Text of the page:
Addressing Challenges in Urology Practice Management - Episode 5

Current Shortcomings in the Modern Urology Practice Management Landscape

A urologist practicing in California defines the remaining general and region-specific challenges he faces in managing his practice and his hopes for future solutions.

John J. Kowalczyk, DO, FACOS: There are unmet challenges in terms of management of urology, especially in California. I have to specify California because our HMO [health maintenance organization] system is unique compared with other parts of the country because we have independent physician associations [IPAs]. There are 3 things that I see as major challenges. The first 1 is the authorization process. I don’t mean prior authorization for medication. That’s still a pain in a certain part of the anatomy that all physicians and providers are dealing with. If there was an easier, faster, softer way to do that, then that would be great.

Our challenge is that we’re contracted. Let me give you an example. BlueShield HMO subcontracts with independent physician associations. Within our urban area, there are at least 20 other subgroups, called independent physician organizations, that have this BlueShield or even BlueCross HMO product. That being said, we can’t go to BlueCross BlueShield to request authorization for surgery because these are independent organizations that have their own processes. We have to go through them. They are the bypass for major corporations. We have to go to every 1 of these corporations. That means we have 20 different websites we have to go to on a regular basis to get authorization to do a procedure. Sometimes, that procedure is in the office.

If there was a way to integrate, link, or connect whatever process to make it easier, especially if it’s already preloaded into that patient, then that would be great. You get into that patient’s record and then, all of a sudden, there’s a link to their specific IPA. That way, you can have both screens open at the same time and process the paperwork. Right now, we have computers, for our authorization people, which they can use to log in to our system. Then they have to log into every independent physician association to get a request. Let’s say they have to request a cystourethroscopy CPT [Current Procedural Terminology code] 52000. You’d have to do that. If I saw 20 patients this morning¾that would be a slow day, by the way¾and each needed a cystoscopy, and each came from a different IPA, then my authorization person would have to log in to 20 different IPAs to request the CPT 52000 on their next visit.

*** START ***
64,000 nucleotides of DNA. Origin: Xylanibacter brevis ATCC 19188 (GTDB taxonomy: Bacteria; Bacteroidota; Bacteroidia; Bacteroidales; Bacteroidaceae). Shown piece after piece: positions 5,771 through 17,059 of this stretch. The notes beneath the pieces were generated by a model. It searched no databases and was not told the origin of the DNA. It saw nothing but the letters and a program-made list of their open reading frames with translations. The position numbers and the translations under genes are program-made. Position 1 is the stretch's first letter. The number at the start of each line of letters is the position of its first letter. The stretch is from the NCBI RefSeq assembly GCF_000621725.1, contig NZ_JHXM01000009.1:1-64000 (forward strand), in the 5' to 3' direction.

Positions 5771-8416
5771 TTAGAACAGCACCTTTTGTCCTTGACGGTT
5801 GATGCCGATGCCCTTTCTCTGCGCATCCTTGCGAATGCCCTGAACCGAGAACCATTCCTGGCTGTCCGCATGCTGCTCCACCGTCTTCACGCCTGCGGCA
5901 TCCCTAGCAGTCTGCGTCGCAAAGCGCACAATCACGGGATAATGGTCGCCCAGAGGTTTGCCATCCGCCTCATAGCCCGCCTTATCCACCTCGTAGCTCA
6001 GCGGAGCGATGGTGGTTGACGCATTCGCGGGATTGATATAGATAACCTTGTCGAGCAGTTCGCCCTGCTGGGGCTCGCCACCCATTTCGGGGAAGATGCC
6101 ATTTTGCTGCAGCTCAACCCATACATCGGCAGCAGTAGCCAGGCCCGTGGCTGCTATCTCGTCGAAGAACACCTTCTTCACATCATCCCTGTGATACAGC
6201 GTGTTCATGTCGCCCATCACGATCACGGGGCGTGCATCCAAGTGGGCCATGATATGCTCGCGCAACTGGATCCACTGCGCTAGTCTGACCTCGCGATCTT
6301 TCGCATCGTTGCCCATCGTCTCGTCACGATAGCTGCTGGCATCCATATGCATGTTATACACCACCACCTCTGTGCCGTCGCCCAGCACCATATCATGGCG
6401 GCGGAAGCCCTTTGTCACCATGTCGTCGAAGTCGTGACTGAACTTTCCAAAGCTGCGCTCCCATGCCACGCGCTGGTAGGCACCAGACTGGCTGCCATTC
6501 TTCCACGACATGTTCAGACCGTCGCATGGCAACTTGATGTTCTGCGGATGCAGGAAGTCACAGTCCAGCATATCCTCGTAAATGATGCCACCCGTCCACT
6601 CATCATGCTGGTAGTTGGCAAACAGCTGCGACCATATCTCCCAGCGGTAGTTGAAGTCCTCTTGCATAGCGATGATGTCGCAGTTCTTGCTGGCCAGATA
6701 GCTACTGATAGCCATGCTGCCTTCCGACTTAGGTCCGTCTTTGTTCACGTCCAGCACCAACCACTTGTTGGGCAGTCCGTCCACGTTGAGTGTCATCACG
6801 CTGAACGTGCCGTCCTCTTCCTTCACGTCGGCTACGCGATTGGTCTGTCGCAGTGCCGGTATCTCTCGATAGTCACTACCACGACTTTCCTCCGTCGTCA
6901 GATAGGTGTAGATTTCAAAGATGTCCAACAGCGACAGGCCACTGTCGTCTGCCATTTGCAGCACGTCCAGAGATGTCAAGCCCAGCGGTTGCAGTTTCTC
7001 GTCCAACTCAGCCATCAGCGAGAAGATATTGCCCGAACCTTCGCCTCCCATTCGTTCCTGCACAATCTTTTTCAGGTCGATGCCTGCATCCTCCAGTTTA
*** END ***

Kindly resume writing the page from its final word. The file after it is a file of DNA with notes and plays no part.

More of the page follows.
The second thing I see as a challenge is that we still unfortunately use a paper system when we see our patients in the hospital. We’re getting a physical copy of patient demographics from the hospital. I’m mainly talking about someone who’s not an existing patient in our practice. We then have to have our billing and coding company submitted as an outside location or have our internal people create a document, which is time consuming. Then we submit the codes to the billing and coding service. You see, there are multiple steps which create multiple backlogs, which delays or decreases the speed of recovery for compensation.

The last challenge is trying to make it easier for non-English-speaking patients to access our communication in the portal system. It would be best if there was a way to integrate language. For example, our students will go in and take Google Translate into the room with them when they’re asking patients questions in their native tongue. Whether it’s Spanish or Armenian or Russian or Mandarin, they go in and communicate with the patient in that fashion. I wish there was a way for our patients to be able to communicate with us in a universal capacity.

These are my top 3 challenges. The first is the ability to better utilize our billing and coding systems. All of it comes back to billing and coding. Second, it minimizes the amount of time spent to complete authorizations for our hospital patients. We did a creative workaround for existing patients in which we’re able to create sites of visit. That’s a workaround, so it’s not ideal. The important thing is that it will persuade people in the computer engineering world to come up with a better mousetrap, if you want to call it that.